Bits of my life in Short Stories

I went through a phase years ago when I read a great many short stories, mainly American. I’d like to say this was an in-depth study of this fairly niche genre, but it was just because someone brought me ‘The Best American Short Stories of 1995’ and I became addicted to these annual collections with their pretty coloured covers, guest edited by stellar legends of US Lit. The stories were often good, sometimes brilliant, and they introduced me to some great new names, but to be honest it was the books themselves I liked. Put it this way, I have about 24 of them and I have read say 7 or 8.

A good short story is a great thing. So I thought, in these times when a large number of us are probably reading a bit more than average, due to being locked away through fear, reasonably enough, of a deadly disease it might do to suggest some short stories to read. These are all great.

Firstly, there are three geniuses of the form to mention, Raymond Carver, Richard Ford and Flannery O’ Connor. For Carver, you could read anything, but I’m suggesting ‘What Do You Do in San Francisco?’ from his collection ‘Would You Please Be Quiet, Please?’. Carver is completely unique, and will be regarded, centuries hence, I think, as an authentic chronicler of American life in his time,

I first read this story in a minibus on a long journey in Massachusetts during an Operation Friendship trip, when I was leading a group of young people. I was in the front seat with the driver, and as I reached the end of the story I was quite upset. A very clever boy called Alexander Hannay was sitting behind me, and asked if he could read it, and when he had, he said he didn’t really see why anyone would be upset by it. See what you think; I think probably you have to be of a certain age.

Carver and Ford were very close friends. I met them both in Waterstone’s in Edinburgh on June 9th 1987, where they were doing a reading on a dreich night, which compounded the fact that a misunderstanding had arisen as to which night they were supposed to be there. In the audience there were 12 of us, I kid you not.

Richard Ford was a very very good-looking man – he may still be – with a deep velvety voice, and he read the whole of his story ‘Great Falls’ which is in his collection ‘Rock Springs’. It begins with the lines ‘This is not a happy story. I warn you.’ It is a long story, so we sat there for 40 minutes or so, then Carver read some poetry. Carver, unlike his friend, was a rather peculiar looking man, who by this time – he died the following year – was very unwell, lacking, I think, one lung and some of his stomach. He was immensely warm, shy, with a little husky almost cartoonish voice, and he stood and spoke to me for ten minutes. He was already a hero of mine. So Carver and Ford go together in my mind, as they did so much of the time. After Carver died, Ford wrote a wee book about him called ‘Good Raymond’ which gives a good account.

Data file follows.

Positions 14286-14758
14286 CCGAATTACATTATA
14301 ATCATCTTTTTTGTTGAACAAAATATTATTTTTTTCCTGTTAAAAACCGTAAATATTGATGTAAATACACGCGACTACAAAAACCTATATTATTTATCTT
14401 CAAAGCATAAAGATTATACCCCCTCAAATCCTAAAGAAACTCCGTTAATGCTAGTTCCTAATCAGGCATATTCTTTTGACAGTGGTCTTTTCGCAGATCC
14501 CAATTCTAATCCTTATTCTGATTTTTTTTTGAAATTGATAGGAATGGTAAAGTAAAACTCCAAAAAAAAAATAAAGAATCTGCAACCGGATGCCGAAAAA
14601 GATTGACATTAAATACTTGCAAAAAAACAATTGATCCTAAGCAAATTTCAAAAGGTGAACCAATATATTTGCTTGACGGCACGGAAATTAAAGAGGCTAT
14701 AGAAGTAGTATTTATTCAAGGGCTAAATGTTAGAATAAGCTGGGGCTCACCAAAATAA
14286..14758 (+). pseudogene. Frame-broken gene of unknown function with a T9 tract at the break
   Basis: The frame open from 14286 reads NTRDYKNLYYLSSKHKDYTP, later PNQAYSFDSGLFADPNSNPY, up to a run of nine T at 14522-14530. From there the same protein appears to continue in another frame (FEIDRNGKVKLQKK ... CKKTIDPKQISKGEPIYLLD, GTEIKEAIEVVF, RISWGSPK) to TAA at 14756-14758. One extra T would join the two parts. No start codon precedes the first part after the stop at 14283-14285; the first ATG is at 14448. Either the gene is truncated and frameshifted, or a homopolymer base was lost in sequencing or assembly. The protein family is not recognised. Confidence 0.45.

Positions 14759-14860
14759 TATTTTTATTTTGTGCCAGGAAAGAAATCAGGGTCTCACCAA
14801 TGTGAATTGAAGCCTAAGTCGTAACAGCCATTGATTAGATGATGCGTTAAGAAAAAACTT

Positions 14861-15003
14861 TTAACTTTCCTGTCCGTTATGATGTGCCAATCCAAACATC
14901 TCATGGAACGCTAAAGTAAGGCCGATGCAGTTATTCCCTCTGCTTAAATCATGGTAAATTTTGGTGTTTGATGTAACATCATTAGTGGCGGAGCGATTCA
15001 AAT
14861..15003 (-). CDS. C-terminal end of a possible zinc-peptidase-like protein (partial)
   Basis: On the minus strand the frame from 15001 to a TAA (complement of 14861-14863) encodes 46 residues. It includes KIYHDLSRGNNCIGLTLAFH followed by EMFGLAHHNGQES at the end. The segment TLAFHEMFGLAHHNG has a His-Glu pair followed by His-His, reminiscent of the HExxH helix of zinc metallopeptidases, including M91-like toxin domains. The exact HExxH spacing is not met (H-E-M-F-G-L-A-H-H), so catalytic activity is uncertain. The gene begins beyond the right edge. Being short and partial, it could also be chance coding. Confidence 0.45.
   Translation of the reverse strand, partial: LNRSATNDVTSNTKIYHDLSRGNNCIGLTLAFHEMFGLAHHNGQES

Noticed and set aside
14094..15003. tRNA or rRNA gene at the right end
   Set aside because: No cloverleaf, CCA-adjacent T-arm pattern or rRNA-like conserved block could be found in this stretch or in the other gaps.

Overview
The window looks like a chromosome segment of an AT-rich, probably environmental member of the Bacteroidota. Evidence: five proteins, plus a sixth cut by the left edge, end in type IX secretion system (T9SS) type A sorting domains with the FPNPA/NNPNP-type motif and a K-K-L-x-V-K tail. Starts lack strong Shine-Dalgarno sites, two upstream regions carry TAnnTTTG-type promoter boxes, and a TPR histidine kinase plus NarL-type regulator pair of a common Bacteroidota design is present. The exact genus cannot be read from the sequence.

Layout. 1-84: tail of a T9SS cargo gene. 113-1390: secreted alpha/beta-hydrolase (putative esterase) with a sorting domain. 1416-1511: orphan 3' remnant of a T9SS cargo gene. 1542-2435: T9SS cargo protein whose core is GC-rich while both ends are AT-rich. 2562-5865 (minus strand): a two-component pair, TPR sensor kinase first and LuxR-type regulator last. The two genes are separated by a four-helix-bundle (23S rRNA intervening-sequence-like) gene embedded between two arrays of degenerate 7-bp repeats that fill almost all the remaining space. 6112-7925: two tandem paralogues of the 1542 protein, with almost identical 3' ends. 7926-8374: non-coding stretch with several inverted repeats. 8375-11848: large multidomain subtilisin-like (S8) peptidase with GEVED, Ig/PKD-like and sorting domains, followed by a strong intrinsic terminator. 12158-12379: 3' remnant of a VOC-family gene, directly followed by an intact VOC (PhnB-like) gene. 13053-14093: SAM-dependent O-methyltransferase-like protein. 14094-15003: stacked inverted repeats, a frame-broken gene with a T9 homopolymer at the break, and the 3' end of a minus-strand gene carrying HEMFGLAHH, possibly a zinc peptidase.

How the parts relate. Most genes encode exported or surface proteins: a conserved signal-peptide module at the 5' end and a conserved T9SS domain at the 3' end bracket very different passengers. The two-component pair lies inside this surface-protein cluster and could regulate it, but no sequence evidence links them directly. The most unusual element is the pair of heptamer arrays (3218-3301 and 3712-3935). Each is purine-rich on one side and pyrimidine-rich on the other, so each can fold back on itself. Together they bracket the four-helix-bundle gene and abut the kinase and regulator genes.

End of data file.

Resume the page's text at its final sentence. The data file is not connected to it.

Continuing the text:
So try these two. And everyone should also read, at some point in their lives, the title story of Flannery O’Connor’s collection, ‘A Good Man is Hard to Find’. As well as having, as its title, a self-evident truth, this story is just perfect. She said:

‘A story is a way to say something that can’t be said any other way, and it takes every word in the story to say what the meaning is’.

And this story demonstrates just that.

Flannery O’ Connor, who died in 1964, aged 39, had been chronically ill with lupus throughout her life and she was the subject of my honours dissertation at university. I chose her, not because of any previous in-depth study, but because she didn’t write very much – two novels, two books of stories, lots of letters and some essays. In the summer of 1978, I worked as a night watchman at a whisky bond in Leith, a great job about which there is much to say which will eventually be said. It didn’t involve doing anything really, so during these lovely long evenings I sat in the watchman’s hut, with Jimmy Cowan or Bob Edmonds or Tam Dolan, and I read everything Flannery wrote, and most of the things that were written about her. And then I wrote my dissertation. Every so often I come back to her work and, had it not been for this f*****g virus, we would have been visiting her home, in Milledgeville, Georgia in June. Well, that will have to wait, but you should not wait to read this funny, profound, moving story, combining as it does O’Connor’s staunchly Catholic beliefs with a grim black view of humanity…or maybe those are the same thing.

And two or three other American stories. John Updike – another great artist of whom it must be said ‘times were different’ and a story called ‘Friends from Philadelphia’; really anything by Tobias Wolff but certainly ‘Hunters in the Snow’ and ‘The Rich Brother’ in which, as in so much of Flannery O’Connor’s work, people get their come-uppance. For something really further down the line stylistically, George Saunders’ collection ‘Tenth of December.’

And finally, a Scottish story, George Mackay Brown’s ‘Celia’. GMB spread out his white paper on the table every morning, having cleared away the breakfast things, and he should have won the Nobel prize. This is a story about love and it’s wonderful.

So, a little random traipse through a few stories, and I hope you can find and read them. Stay safe, and hopefully not too bored.

 

 

2 Comments

  1. I will add your recommendations to my ever lengthening ‘to read ‘ list but expect I will go for the Flannery O’Connor and may not get further. Should you ever intend to pen your own literary gem, have a look at storyawards.org. There’s money in it, especially for new writers in Scotland. Linda x

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